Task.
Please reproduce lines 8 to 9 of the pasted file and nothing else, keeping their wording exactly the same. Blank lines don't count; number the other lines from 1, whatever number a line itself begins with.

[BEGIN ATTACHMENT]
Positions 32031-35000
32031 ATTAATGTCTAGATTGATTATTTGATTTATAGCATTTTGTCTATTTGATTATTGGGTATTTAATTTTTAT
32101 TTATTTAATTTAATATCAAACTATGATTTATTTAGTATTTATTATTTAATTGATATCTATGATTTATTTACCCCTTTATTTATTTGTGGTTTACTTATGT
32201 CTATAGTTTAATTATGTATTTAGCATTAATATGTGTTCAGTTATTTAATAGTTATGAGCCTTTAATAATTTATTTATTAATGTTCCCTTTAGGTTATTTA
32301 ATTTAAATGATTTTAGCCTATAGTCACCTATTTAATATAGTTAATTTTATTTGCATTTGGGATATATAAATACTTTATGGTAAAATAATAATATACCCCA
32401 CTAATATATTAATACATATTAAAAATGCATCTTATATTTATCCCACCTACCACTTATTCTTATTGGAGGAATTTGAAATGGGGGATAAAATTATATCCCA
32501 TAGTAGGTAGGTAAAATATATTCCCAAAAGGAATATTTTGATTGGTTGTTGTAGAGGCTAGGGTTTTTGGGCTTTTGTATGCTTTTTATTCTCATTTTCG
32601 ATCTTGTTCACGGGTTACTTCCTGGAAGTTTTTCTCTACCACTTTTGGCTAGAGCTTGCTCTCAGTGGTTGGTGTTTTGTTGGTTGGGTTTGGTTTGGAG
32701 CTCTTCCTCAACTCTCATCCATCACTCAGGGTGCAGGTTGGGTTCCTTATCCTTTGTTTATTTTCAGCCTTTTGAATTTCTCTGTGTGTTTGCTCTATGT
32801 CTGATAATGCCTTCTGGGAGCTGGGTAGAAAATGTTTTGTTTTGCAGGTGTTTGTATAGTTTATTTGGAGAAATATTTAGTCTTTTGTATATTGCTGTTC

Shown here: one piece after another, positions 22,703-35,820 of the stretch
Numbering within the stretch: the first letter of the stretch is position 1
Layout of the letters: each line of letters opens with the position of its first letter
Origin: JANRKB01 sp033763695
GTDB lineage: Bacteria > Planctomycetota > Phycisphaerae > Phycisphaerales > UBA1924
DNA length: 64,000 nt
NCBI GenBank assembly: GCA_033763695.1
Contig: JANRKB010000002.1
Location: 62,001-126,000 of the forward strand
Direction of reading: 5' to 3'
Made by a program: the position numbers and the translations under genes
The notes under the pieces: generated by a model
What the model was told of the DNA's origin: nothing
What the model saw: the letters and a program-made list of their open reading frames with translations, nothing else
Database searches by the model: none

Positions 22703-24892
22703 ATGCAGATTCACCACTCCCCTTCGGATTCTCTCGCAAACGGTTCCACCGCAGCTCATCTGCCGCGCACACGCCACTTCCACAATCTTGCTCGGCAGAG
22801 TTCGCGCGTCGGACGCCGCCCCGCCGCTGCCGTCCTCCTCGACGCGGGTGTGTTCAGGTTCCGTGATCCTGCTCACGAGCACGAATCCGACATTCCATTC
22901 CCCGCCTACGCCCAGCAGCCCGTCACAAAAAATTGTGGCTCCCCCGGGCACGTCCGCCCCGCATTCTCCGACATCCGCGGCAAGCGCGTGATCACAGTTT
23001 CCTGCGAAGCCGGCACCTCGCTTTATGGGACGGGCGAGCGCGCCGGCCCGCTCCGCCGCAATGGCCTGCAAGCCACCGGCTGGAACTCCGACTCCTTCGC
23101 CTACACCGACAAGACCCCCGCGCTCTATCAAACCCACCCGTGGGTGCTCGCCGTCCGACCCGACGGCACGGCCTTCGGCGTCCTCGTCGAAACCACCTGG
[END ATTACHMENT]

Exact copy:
32601 ATCTTGTTCACGGGTTACTTCCTGGAAGTTTTTCTCTACCACTTTTGGCTAGAGCTTGCTCTCAGTGGTTGGTGTTTTGTTGGTTGGGTTTGGTTTGGAG
32701 CTCTTCCTCAACTCTCATCCATCACTCAGGGTGCAGGTTGGGTTCCTTATCCTTTGTTTATTTTCAGCCTTTTGAATTTCTCTGTGTGTTTGCTCTATGT